They have stated, towards us, their salary of 2010 to 2013. The afterburn report of 2010 states $7.1 million of payroll salary, with solely 30 salary employees, of which, by simple maths, states over $4 million of each burn, as salary of the 6 former BRC LLC owners, paid towards them as Senior Staff. They also stated, they licence the Burning Man(TM) name and trademarks from their Decommodification LLC, perchance, I estimated of $2 million to $2.5 million each burn. In addendum, they stated they will be ‘paid for the value’ of the Burning Man(TM) name and trademarks near to 2016 end. In addendum, their Decommodification LLC, licences images of the art, and of the playa, as stated within the ticket terms of 2014.
BurnerCPA, I hope you can provide your analysis of the BRP filings for us all to see.
I think the source of my anger and disillusionment is no that the event has morphed into something that is never was before. It’s the dishonesty of it. Why not just come out and admit that you are now running and EDM type event? Why not just say, “hey, we’ve changed”? Drop the pretense of the 10 principles. Be honest about you shift in intentions. They will never run out of people to buy the tickets.
I’m with you. I don’t care if the Founders make $100 million EACH. Just don’t tell us we’re saving the world with Skrillex.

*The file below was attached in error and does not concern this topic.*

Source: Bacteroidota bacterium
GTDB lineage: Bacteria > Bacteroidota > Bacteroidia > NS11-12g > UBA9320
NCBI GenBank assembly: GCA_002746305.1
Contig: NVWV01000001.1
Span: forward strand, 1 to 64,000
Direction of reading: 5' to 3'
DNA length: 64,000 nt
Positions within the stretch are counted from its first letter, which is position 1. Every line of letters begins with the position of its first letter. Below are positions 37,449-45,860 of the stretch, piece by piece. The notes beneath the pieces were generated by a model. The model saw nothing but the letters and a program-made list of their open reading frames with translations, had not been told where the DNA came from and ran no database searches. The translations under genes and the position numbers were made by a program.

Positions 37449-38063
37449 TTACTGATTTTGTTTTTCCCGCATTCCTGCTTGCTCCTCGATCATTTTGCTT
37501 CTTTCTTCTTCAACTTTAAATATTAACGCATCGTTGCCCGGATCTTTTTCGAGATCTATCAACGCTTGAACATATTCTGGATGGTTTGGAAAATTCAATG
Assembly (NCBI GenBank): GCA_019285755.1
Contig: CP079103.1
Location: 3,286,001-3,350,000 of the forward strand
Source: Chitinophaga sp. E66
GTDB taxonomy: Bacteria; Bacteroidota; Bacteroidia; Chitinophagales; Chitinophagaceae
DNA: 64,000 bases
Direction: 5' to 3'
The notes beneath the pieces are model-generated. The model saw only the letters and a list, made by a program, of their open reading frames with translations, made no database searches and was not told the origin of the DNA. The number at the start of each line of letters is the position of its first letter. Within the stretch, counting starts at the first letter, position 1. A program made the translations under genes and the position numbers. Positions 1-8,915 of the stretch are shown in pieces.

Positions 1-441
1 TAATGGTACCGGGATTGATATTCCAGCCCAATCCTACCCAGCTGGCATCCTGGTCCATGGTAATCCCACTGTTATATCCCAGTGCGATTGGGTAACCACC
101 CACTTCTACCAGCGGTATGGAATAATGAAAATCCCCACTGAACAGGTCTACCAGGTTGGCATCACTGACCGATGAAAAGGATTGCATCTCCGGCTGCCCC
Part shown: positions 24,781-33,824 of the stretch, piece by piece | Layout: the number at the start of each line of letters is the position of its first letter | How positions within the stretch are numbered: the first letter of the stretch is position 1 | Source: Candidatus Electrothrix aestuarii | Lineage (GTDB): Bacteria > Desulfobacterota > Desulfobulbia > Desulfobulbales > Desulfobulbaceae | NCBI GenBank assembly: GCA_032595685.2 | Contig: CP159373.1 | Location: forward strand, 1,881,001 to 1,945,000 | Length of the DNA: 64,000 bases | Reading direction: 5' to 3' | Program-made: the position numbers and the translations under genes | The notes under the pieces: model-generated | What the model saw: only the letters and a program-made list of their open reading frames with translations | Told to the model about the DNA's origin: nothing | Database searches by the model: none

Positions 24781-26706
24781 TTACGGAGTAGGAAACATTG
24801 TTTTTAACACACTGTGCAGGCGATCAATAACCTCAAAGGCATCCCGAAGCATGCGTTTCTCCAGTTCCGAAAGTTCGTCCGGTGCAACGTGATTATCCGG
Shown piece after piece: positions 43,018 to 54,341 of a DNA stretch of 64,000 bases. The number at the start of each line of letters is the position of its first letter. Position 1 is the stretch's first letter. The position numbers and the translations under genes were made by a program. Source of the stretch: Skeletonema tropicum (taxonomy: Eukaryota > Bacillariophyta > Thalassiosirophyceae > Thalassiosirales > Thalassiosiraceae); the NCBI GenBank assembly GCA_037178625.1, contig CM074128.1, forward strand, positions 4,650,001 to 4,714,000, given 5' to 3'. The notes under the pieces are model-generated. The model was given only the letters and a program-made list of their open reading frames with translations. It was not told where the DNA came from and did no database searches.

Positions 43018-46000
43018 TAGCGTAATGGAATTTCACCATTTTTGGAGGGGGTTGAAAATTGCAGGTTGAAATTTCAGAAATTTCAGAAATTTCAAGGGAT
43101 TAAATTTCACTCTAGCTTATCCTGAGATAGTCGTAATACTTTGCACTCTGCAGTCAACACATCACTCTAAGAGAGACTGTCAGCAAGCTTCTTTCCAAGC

I don’t think the change is intentional, it is a consequence of following the money and the SV crowd. And that’s why the dishonesty bothers me all the more. It is not a specific plan that is secret, it is the control of information, pure and simple. They who control the information control the situation. It is the way non-democratic governments work, as you can readily see in the international (and national) news. It is also the way corporations control their customers and emplyees.
Don’t you love the Lilly Ledbetter case, where the court found that her claim was “too late,” even though she made the calim as soon as she knew what others were paid. By withholding the salary information – often making disclosure and discussion gounds for dismissal – the corporations avoided the consequences of doing wrong. This is a common theme today – withholding information from those who need it most to make free decisisons.
Of course infromation control is also the athema of people working together for a common goal. If you can maipulate the information and the perception of others, you can manipulate all involved.
As for the financials, what is most glaring to me is looking at the hard costs to do the NV burn over the past 10+ years. The last time I looked, the hard costs have been around $7 to $8 million. While the revenues have grown substantially, over that same period, the overhead has changed from barely $1 million to $12+ million. Has the NV burn become better-managed? Is the experience better?
Yup. Absent the numbers, this was the picture that was emerging to me.
As for begrudging them the cash/equity windfall, my complaints are:
a) the misrepresentation that the ticket income goes to support art, while the preponderance of the financials says, no;